Midi processing things

Hi all, I'm interested in creating some basic Midi sketches, I have had a look around on instructables, this forum and on little scale's excellent resource but as I am so new to Arduino and programming some of the stuff is not really that clear to me. I am also a bit dyslexic when it comes to maths and things like hexadecimal.

So far I have managed to get Midi into my Uno, I made the interface using a 6n138 opto and managed to get the LED blinking in response to Midi clock etc. I have not managed to get output based on conditions from the input though. I have just bought a sparkfun midi shield to eliminate the possibility of hardware problem. At this point I'm started to get interested in doing a few things like this:

A midi clock divider, simple just say 1/2 and 1/4 of the master clock perhaps selected by a switch A midi filter, for example to take a midi input and strip out all other info except clock or notes etc. Have a bunch of LEDs light up in response to different midi notes

I have a mutable instruments Midipal, which can do most this stuff for me, but I want to learn how to do these things myself, I have done some of the basic sketches in the examples, but the actual turning my ideas into sketches is where I seem clueless, programming of any sort has always been difficult for me to understand, so Arduino seems like the perfect platform to get started. I like the whole concept of sharing, hacking and modifying sketches, and of course I look foreward to one day sharing my own sketches for others to mess with.

So, with that in mind (and thanks for reading this far) does anyone have any well commented code that does any of the above? From what I can gather there would seem to be a few different ways to achieve these ideas, I'm mainly interested in simple and lean stuff that is not going to affect timing.

I understand the very basic concepts like void setup, variables, count, void loop etc but putting everything together is where I seem to be stumbling, so if anyone has any sketches to share then I'd be most greatful.

Thanks!

I have a MIDI decoder here, that should get you started (see attachment).

Demo of it in operation:

You can see it keeps up with incoming MIDI fast enough to echo it to serial. If you wanted to modify the MIDI you could make changes and output MIDI on the outgoing serial port.

There was another thread about this sort of idea recently.

MIDI_decoder.ino (13.7 KB)

Not 100% in line with what you are looking for, but in my code repository (link below) there is a library that reads MIDI files from an SD card and 'plays' them to your sketch (ie, it allows you to decide what to do with the MIDI notes). There are a number of example programs as part of the library that you may be able to use.

Thanks a lot for replying guys, I'll have a good look into both, in the meantime here is the sketch I have written, but it is not working, tempoled is simply a LED attached to pin 13 to make sure the tempo is being halved (which it seems to be) however I am getting no output from the midi out (remember I am using the sparkfun shield) I am probably overlooking something, or maybe I have approached it totally from the wrong angle, anyway have a peep.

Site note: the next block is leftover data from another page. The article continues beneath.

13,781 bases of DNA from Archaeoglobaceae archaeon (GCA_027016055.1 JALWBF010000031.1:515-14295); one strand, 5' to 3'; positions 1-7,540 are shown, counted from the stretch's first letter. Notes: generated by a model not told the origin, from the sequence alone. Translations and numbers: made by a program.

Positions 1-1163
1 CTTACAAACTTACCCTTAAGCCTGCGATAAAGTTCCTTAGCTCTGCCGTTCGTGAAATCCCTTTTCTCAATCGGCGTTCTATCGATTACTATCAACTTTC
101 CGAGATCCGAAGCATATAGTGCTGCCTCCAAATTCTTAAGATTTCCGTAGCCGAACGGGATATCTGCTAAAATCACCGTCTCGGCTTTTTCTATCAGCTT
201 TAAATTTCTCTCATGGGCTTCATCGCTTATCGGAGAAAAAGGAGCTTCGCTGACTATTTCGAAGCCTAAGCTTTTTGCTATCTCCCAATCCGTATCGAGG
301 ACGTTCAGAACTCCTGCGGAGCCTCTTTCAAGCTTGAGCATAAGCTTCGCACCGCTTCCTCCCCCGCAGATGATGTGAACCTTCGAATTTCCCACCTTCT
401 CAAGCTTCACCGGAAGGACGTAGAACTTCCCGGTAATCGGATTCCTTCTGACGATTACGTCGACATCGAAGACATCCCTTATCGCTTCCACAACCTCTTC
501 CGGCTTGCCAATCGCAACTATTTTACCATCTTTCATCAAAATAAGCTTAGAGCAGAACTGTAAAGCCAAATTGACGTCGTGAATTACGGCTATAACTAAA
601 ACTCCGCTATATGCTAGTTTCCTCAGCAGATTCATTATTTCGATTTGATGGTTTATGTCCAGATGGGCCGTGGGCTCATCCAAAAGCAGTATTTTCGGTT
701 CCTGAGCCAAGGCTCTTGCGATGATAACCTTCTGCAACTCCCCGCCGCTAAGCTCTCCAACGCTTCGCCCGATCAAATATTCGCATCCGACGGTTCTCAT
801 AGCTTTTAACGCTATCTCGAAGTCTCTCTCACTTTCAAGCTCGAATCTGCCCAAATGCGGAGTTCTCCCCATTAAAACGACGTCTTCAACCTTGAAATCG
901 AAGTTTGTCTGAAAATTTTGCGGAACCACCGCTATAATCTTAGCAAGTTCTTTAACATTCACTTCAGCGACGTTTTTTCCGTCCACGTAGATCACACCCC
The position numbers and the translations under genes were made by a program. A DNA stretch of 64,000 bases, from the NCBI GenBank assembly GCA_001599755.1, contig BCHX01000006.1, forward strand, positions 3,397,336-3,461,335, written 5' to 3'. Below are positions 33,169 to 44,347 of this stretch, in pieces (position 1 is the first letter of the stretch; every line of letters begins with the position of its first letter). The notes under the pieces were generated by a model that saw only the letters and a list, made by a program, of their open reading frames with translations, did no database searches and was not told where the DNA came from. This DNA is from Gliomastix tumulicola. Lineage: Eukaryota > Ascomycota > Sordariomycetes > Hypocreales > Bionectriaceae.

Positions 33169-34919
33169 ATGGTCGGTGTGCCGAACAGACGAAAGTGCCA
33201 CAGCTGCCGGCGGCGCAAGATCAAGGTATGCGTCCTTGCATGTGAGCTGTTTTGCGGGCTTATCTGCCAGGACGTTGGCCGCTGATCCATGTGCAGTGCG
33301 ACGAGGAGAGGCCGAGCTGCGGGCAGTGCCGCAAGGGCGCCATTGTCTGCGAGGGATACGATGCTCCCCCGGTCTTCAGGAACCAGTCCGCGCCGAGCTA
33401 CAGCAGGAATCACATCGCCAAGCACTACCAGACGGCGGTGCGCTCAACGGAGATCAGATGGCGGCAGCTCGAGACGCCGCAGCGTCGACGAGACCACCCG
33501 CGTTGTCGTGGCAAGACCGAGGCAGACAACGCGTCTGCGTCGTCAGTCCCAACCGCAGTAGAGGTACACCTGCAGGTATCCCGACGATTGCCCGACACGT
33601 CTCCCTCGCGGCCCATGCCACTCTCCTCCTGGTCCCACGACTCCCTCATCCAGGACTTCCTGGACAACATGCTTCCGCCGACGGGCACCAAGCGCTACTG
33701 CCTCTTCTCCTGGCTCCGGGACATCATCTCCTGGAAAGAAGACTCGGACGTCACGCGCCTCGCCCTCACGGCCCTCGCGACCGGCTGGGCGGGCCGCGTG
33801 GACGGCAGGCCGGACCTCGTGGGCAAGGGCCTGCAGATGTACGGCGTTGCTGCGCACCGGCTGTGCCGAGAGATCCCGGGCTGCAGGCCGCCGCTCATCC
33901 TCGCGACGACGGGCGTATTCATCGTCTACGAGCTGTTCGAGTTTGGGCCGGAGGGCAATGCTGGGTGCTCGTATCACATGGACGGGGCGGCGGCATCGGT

/* my test to halve midi clock NB NOT WORKING DO NOT USE

*/

// MIDI clock as per Little Scale
byte midi_start = 0xfa;
byte midi_stop = 0xfc;
byte midi_clock = 0xf8;


// Variables 
int clockdiv2 = 0;
int tempoled = 13;
int play_flag = 0;
byte data;


// Setup
void setup() {
Serial.begin(31250);
pinMode(tempoled, OUTPUT);
}


// Program
void loop() {
if(Serial.available() > 0) {
data = Serial.read();

if(data == midi_start) {
Serial.print(midi_start);

  play_flag = 1;
}

else if(data == midi_stop) {
Serial.print(midi_stop);
  play_flag = 0;
clockdiv2 = 0;
}

else if((data == midi_clock) && (play_flag == 1)) {
  
halftempo();
}
} 
}


// Functions
void halftempo() {
if(clockdiv2 == 0) {
digitalWrite(tempoled, LOW);

clockdiv2 = 1;

}

else if(clockdiv2 == 1) {
digitalWrite(tempoled, HIGH);
Serial.print(midi_clock);

clockdiv2 = 0;
}
}

Ok, bit of progress, realised I was wrongly using serial.print rather than serial.write (d'oh!) So seems to be (kind of) working now, here is the updated code

*/

/* my test to halve midi clock 2nd attempt

// MIDI clock as per Little Scale
byte midi_start = 0xfa;
byte midi_stop = 0xfc;
byte midi_clock = 0xf8;


// Variables 
int clockdiv2 = 0;
int tempoled = 13;
int play_flag = 0;
byte data;


// Setup
void setup() {
Serial.begin(31250);
pinMode(tempoled, OUTPUT);
}


// Program
void loop() {
if(Serial.available() > 0) {
data = Serial.read();

if(data == midi_start) {
Serial.write(midi_start);

  play_flag = 1;
}

else if(data == midi_stop) {
Serial.write(midi_stop);
  play_flag = 0;
clockdiv2 = 0;
}

else if((data == midi_clock) && (play_flag == 1)) {
  
halftempo();
}
} 
}


// Functions
void halftempo() {
if(clockdiv2 == 0) {
digitalWrite(tempoled, LOW);

clockdiv2 = 1;

}

else if(clockdiv2 == 1) {
digitalWrite(tempoled, HIGH);
Serial.write(midi_clock);

clockdiv2 = 0;
}
}

Well, does it work? Try using the IDE's auto-format feature.

I uploaded it to my Uno and it sort of works, the tempo clock of the slave device is half that of the master, but then I am getting some oddness, such as the start/stop not always working, and the LED pin running all the time, I thought that the LED should not be lit when the master clock was stopped.

Hey Nick, do you think you could try it with your setup and let me know if it works?

Can you upload code that compiles please?

Oops, sorry about that, try this (living up to my handle here!)